DETAILED DESCRIPTION OF PREFERRED EMBODIMENTS

Attention should now be given to FIG. 2, which shows an exemplary embodiment of an inventive single-ended cell and an exemplary circuit using same. Elements similar to those in FIG. 1 have received the same reference character incremented by one hundred, and will not be described again except to the extent that they differ substantially therefrom. Unlike the prior art cell 100, inventive cell 200 employs a first supply voltage VDD, and a second supply voltage, and is configured to permit writing of a logical “one” to the flip-flop when the second supply voltage is applied to the WRITE word line 204 and is greater than the first supply voltage VDD. The inventive cell 200 accomplishes this substantially without the use of a complementary WRITE bit line 136, and thus, inherently, no prior art SR device 132 is needed. Please note that the exemplary embodiment set forth herein is described in terms of cells employing flip-flops formed by cross-coupled inverters. However, the flip-flop is just one example of a logical storage element, and the flip-flop terminals are examples of storage element terminals.

The exemplary inventive cell 200 is a seven-transistor (7T) cell, and in one or more embodiments, can have less area than the prior-art 8T cell 100, while having comparable or only slightly higher area than the prior-art 6T cell. In one or more embodiments, VDD can be reduced as compared to prior art approaches, due to the superior signal-to-noise margin (SNM) of one or more embodiments of the invention. Further, in one or more embodiments, the lower VDD can result in reduced cell leakage and reduced power requirements, and can increase the reliability of the cell transistors. Further, in one or more embodiments, the use of voltage on the WRITE word line 204 greater than VDD will improve the WRITE operation.

In one or more embodiments, the first inverter comprises a first inverter pull-up field-effect transistor (FET) 214 having a relatively high threshold voltage coupled to a first inverter pull-down FET 216 having a relatively high threshold voltage, and the second inverter comprises a second inverter pull-up FET 218 having a relatively high threshold voltage coupled to a second inverter pull-down FET 220 having a relatively high threshold voltage. The WRITE access device 226 can be a FET having a relatively high threshold voltage, and the pair of series READ access devices 228, 230 can be FETs having substantially regular threshold voltages. “Relatively high” and “substantially regular” are with respect to logic devices. In one or more embodiments, the threshold voltage of access transistor 226 is preferably greater than that of pull-down FET 216.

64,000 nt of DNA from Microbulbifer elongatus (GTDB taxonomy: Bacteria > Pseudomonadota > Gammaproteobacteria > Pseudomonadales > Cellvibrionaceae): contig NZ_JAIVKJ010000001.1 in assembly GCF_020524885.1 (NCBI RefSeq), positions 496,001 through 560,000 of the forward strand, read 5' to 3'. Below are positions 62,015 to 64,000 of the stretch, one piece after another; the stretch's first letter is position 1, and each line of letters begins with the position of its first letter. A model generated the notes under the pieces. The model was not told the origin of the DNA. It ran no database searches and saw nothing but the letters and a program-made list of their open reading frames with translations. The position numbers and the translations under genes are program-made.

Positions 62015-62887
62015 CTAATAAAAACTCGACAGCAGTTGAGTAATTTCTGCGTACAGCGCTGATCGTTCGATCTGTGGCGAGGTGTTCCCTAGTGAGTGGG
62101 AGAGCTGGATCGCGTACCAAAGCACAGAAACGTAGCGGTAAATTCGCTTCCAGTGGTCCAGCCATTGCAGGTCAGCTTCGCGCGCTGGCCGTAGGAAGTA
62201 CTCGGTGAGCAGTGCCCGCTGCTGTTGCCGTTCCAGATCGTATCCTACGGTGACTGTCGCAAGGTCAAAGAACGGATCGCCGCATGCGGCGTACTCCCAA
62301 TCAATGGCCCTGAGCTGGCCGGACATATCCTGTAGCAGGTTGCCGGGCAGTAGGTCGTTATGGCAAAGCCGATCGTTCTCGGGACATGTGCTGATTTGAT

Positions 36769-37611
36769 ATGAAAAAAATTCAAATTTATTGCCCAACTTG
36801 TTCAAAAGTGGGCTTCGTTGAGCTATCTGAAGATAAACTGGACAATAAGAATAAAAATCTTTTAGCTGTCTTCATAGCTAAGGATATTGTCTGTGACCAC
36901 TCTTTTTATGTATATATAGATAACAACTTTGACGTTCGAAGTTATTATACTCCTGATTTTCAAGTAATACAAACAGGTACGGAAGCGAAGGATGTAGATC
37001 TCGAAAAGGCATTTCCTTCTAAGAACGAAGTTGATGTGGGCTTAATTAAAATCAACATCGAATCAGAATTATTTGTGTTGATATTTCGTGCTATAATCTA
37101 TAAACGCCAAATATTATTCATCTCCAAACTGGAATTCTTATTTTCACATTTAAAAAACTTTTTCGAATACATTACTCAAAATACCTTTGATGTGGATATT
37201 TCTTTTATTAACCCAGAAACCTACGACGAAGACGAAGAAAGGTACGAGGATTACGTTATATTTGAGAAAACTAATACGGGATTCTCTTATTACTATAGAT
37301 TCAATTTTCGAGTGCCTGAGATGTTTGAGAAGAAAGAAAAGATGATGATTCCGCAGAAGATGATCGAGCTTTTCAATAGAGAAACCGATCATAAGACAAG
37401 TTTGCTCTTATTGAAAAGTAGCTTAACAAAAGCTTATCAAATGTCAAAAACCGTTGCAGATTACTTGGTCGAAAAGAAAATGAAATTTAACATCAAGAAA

In one or more embodiments, the cell is configured to permit writing of the logical “one” to the flip-flop when the second supply voltage value on the WRITE word line (Vwl) is sufficiently greater than the first supply voltage VDD to turn on the passgate SL 226. Further, the cell can be configured to permit writing of a logical “zero” when a substantially uniform zero-writing voltage is applied to the flip-flop supply voltage terminal 210 and the WRITE word line 204; the zero-writing voltage can be, for example, substantially equal to the first supply voltage VDD. However, in another possible approach, the zero-writing voltage is substantially equal to the second supply voltage. As discussed further below, it is presently believed preferable to decrease VDD for writing “one,” in order to further decrease the “on” current, Ion, and reduce leakage—the pull-up devices 214, 218 can have lower VDD, as well as the bitlines, which helps in writeability.

In one or more embodiments, the first inverter comprises a first inverter pull-up field-effect transistor (FET) 214 coupled to a first inverter pull-down FET 216, the second inverter comprises a second inverter pull-up FET 218 coupled to a second inverter pull-down FET 220, the WRITE access device 226 comprises a FET, and the WRITE access device is sized, relative to the first inverter pull-down FET 216, to enhance reliability of the WRITE operation. This can be done, for example, by appropriate selection of the ratio Rds(passgate)/Rds(pulldown), where Rds is the drain-source resistance, and the term “passgate” refers to the WRITE access device. In one or more embodiments, the ratio can be optimized.

Inventive memory cells can be formed into a memory circuit comprising an array of cells 250 and circuitry 252. The array of cells can include a plurality of word line structures 254, comprising, for example, READ and WRITE word lines 202, 204, and a plurality of bit line structures 256 comprising, for example, READ and WRITE bit lines 206, 208 and intersecting the word line structures 254 at a plurality of cell locations indicated by circles 258. The cells can be of the kind described. Circuitry 252 can include, for example, a voltage supply configured to supply a first supply voltage VDD, and a second supply voltage, as discussed above, as well as control circuitry. The control circuitry can be coupled to the voltage supply and configured to permit writing of a logical “one” to the flip-flop of a given one of the cells by applying the second supply voltage to the corresponding one of the WRITE word lines and applying the first supply voltage VDD to the flip-flop supply voltage terminal, the second supply voltage being greater than the first supply voltage, substantially without the use of a complementary WRITE bit line, as discussed above. Construction of circuitry 252 will be apparent to the skilled artisan given the teachings herein.